ActiveState's free distribution of Perl is great, even if you don't know how to program in Perl. There are a number of resource kit tools and other available scripts out there on the Internet that make system administration so much easier. I've written scripts to collate and process event logs from numerous servers, make system-wide changes to .inf files, fix ASCII files that have been mistakenly ftp'd as binary, and much more.

I like Perl because it behaves nicely when making changes to the Registry and because of its cross-platform support. There is little or no change required to make scripts that work on Unix work on Windows (and visa versa).

Crimson Editor is a free, fast text editor that does color coding for multiple syntax types (different programming languages, HTML, etc), keystroke recording for macros, line numbering, spell checking, and a column edit mode. You can even connect to remote FTP sites from within the program, and that's not all of its features.

Samurize is a free advanced system monitoring and desktop enhancement engine. Create your own monitoring layouts and can include things like system information, weather reports, news headlines and more. Some of the monitoring desktop examples that are given are very slick.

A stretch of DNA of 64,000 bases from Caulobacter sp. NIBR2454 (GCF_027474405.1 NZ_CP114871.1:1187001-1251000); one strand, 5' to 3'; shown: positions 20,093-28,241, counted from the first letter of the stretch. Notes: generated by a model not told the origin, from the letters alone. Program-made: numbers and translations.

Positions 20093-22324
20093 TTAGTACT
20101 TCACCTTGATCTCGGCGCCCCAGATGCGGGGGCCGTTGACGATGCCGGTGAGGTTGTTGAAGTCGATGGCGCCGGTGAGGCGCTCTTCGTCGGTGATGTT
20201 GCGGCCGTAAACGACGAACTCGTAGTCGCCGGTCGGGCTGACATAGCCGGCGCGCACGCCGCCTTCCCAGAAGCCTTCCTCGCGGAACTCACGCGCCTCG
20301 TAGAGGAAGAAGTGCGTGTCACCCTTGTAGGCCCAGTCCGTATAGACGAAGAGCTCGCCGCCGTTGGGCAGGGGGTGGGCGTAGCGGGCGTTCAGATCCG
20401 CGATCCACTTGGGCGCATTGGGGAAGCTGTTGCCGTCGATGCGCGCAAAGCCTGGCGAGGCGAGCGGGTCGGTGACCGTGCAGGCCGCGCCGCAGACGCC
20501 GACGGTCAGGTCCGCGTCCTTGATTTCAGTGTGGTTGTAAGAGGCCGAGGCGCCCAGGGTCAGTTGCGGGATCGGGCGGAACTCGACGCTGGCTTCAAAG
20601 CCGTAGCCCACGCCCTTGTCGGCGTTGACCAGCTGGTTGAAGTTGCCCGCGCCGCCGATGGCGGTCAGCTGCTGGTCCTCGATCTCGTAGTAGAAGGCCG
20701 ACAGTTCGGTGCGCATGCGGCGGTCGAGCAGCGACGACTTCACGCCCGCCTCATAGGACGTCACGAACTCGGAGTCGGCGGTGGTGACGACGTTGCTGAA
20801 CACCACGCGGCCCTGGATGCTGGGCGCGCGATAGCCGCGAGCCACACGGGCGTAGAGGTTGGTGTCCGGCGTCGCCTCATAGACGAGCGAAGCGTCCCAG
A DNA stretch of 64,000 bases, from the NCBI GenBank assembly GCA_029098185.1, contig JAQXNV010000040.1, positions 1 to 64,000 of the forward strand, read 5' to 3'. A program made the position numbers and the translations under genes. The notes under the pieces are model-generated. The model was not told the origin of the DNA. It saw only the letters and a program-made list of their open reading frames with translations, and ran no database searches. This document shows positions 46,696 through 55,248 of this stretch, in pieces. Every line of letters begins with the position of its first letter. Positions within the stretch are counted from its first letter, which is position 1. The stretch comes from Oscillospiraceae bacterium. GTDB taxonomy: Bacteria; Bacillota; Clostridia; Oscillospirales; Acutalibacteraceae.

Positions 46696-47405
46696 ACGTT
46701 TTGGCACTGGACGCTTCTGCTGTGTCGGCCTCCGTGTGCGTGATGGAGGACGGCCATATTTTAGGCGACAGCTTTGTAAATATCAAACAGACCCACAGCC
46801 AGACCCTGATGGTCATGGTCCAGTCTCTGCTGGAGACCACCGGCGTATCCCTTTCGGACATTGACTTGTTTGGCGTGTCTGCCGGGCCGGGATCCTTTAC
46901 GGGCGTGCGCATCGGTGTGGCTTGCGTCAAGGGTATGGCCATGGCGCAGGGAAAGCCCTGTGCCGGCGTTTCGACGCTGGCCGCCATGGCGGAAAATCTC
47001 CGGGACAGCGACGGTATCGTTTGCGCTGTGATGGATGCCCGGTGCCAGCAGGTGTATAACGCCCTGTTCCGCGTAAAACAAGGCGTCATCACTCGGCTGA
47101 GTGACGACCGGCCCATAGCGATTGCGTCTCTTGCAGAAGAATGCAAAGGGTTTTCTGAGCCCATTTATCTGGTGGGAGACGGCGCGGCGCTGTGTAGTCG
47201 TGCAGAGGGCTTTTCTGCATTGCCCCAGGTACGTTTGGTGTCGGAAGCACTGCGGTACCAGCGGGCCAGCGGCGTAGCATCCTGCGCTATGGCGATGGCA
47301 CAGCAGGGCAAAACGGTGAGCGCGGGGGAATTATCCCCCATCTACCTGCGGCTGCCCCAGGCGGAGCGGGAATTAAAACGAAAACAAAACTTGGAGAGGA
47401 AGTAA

I've lost count of the number of times I have used Offline NT Password & Registry Editor from Peter Nordahl to reset lost administrator passwords and make registry edits for otherwise unbootable systems. A floppy disk and a CD version are permanently in my bag.

Knoppix isn't exactly a Windows tool. It's a bootable version of Linux. But it lets me get to files on hard drives that Windows fails to load, particularly when they are suffering physical failures. I recovered my entire Windows XP notebook hard drive by booting from a Knoppix CD and copying them to another (new) hard drive. Attempting to connect to the drive from any system using Windows would just result in long timeouts and the horrible clunking noise of physical drive failure, or attempt to run CHKDSK which just hastened the physical degradation. I use others but this will do for starters.

Jeffrey R.: NTRegmon and NTFilemon have allowed me to get most legacy and some not so legacy software to run under restricted user accounts. Before I became a full-time trainer I worked in Local Government IT and had many pieces of specialty software that the ISV's answer was to give the user admin rights, which was unacceptable to our security policy. I was able to find what file directory and Registry keys the app was trying to write to, then I could adjust the permissions accordingly.

Ron K.: Most of my work includes data conversions from one place to somewhere else. SetACL has features the CACLS does not include that come in handy in conversions. Mostly I use it to add ACLs for a new domain to all of the directories that users need to access. With that complete, the users can be moved between domains at whatever pace is desired. Then, when all users are moved, I run SetACL again to remove all references to the old domain before the trust is broken. This eliminates a lot of SID cleanup.